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Cattaraugus Creek is a stream, approximately 68 miles (109 km) long, in western New York in the United States. The creek drains a wooded rural portion of western New York southwest of Buffalo into Lake Erie. In its lower course it flows primarily through the Cattaraugus Reservation of the Seneca tribe. The word "Cattaraugus" means "foul-smelling river bank." This name is a result of the natural gas that oozes from the river mud.
The creek rises in Java Lake in Wyoming County. In the Village of Arcade it joins Clear Creek. As it flows westward out of Wyoming County to the hamlet of Yorkshire, the creek forms the boundary between the south part of Erie County and the northern borders of Chautauqua and Cattaraugus counties.
A tributary known as the "South Branch of the Cattaraugus Creek" originates in Cattaraugus, New York and flows northwest to the main Cattaraugus Creek along the Persia-Otto town line, joining the main creek just east of the village of Gowanda.
It flows through the Village of Gowanda, which straddles the creek and is thereby in two counties. To the east of Gowanda, the Cattaraugus Creek passes through the Zoar Valley Multiple Use Area. This conservation zone is a favorite recreation area for fishing and rafting. Along its lower course it flows past the hamlet of Versailles, on the south bank of the creek in Cattaraugus Reservation. It flows into Lake Erie by Sunset Bay in the Town of Hanover in Chautauqua County.
Each year around October to November, thousands of fishermen descend on the lower course of Cattaraugus Creek to take advantage of the annual steelhead trout runs.
Nuclear Waste 
Although almost all of the high level nuclear waste has been removed according to the Department of Energy , nuclear and hazardous wastes are still buried in unlined trenches on two sites at a former privately operated nuclear fuels reprocessing facility alongside Cattaraugus Creek north of the village of West Valley in Cattaraugus County. The U.S. Dept. of Energy's Demonstration Project at the site transferred high-level nuclear waste into glass canisters.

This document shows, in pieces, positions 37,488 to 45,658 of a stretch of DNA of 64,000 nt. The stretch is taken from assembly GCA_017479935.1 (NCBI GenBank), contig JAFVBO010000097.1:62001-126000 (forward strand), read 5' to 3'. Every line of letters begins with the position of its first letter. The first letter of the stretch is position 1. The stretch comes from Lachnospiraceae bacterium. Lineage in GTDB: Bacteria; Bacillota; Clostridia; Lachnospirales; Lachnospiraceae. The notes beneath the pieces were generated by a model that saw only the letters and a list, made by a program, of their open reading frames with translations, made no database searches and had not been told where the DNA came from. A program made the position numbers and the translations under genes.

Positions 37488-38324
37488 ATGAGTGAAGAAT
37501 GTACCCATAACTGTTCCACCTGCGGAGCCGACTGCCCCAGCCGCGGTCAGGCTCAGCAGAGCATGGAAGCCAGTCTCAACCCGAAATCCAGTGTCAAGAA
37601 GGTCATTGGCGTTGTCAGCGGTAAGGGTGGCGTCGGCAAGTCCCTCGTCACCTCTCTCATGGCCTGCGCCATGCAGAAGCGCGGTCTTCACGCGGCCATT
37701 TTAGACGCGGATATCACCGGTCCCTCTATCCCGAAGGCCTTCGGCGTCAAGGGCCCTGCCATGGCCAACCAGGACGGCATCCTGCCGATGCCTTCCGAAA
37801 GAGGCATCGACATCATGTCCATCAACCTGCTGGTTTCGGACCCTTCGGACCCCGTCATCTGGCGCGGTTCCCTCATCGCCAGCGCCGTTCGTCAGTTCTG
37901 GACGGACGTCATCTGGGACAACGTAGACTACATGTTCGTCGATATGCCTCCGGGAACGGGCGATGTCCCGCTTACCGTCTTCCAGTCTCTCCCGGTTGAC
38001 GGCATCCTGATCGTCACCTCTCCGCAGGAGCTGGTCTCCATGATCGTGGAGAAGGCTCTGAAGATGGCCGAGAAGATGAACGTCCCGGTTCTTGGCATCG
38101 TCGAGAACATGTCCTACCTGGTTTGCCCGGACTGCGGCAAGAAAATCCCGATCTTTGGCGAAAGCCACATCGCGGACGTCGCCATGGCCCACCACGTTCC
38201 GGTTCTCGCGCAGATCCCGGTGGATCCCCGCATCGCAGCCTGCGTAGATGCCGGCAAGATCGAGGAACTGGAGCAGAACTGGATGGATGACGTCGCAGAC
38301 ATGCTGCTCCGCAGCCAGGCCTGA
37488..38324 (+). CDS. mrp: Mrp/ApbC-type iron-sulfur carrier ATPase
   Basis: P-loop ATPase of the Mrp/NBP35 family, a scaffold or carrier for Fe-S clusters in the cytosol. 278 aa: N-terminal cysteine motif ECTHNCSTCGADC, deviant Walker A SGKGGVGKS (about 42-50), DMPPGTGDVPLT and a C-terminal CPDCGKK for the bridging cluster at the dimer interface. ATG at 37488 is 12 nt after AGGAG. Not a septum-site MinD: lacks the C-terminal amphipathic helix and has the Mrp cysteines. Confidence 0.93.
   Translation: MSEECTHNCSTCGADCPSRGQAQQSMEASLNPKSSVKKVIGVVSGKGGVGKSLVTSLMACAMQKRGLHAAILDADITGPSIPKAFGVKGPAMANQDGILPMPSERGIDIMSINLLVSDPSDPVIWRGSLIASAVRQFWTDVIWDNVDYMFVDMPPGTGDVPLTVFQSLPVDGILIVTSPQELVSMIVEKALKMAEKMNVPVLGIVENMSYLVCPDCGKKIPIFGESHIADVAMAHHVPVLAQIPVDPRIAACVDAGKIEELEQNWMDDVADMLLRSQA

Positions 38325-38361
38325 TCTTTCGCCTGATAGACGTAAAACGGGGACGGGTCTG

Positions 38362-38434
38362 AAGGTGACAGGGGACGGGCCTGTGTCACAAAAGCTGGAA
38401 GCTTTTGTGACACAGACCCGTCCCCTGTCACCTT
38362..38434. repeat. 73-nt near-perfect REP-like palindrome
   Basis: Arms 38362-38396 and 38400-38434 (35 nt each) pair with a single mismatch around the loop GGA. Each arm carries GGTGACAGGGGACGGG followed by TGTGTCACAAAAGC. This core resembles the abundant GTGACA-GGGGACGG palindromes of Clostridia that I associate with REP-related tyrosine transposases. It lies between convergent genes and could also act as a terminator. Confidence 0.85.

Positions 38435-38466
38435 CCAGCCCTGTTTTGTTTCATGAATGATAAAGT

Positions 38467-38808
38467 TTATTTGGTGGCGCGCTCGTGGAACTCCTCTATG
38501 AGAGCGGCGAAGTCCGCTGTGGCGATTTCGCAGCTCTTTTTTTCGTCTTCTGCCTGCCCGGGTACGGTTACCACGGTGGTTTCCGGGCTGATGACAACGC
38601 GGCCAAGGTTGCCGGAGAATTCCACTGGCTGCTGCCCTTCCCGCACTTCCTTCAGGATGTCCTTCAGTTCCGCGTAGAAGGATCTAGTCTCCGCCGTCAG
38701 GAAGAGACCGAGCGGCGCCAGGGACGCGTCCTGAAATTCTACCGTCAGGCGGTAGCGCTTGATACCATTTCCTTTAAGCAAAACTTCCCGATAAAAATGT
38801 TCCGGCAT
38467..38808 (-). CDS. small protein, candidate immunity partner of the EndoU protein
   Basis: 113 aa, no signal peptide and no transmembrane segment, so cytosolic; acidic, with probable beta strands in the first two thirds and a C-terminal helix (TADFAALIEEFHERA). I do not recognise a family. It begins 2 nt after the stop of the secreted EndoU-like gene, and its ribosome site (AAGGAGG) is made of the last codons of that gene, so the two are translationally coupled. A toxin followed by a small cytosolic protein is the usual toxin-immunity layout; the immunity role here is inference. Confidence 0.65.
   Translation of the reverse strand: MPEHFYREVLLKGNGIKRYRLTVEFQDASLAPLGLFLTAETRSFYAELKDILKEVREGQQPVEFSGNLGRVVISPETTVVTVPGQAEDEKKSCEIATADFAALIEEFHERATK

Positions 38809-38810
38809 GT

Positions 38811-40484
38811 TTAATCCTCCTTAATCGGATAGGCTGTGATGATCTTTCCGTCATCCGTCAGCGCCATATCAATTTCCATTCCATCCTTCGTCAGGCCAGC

Reprocessing of spent fuel rods from military and civilian nuclear power plants between 1966 and 1972 resulted in burial of low-level radioactive waste (LLNW) on 22 acres (89,000 m2) and burial of high-level radioactive waste on another 7 acres (28,000 m2).
The facility, closed in 1972, was begun in 1961 by Nuclear Fuel Services (NFS), a subsidiary of W.R. Grace & Co. (the focus of the book and film, "A Civil Action") and American Machine & Foundry, on 3,345 acres (13.54 km2) of land leased from the State of New York. The Atomic Energy Commission reported in 1966 that 5 million US gallons (19,000 m3) of liquid radioactive wastes were discharged into on-site streams and Cattaraugus Creek, into which on-site streams flow.
These activities were authorized by the State of New York, title owner of the entire site through its agency New York State Energy Research and Development Authority (NYSERDA) and by the federal Nuclear Regulatory Commission (NRC), successor to the Atomic Energy Commission. NYSERDA holds a license from the NRC, which has ultimate jurisdiction over high-level nuclear wastes.
Getty Oil took over the site in the 1970s and continued receiving nuclear fuel rods and dumping nuclear waste until 1976 when, after numerous releases to the ground and atmosphere, public concern over contamination led the DEC to withdraw its permit for discharges into Buttermilk Creek. This, together with more stringent federal regulations and greater economic competition for nuclear waste disposal led NFS to shut the plant down. New York State was left holding the property.
Although cleanup of some high-level nuclear wastes has begun, regarding LLNW the Nuclear Regulatory Commission has said, "There is no intent to recover the wastes once they are buried." One question this poses is under what conditions may high-level nuclear wastes, once processed to remove a certain quantity of materials or to dilute those materials,be reclassified as "LLNW?"
See also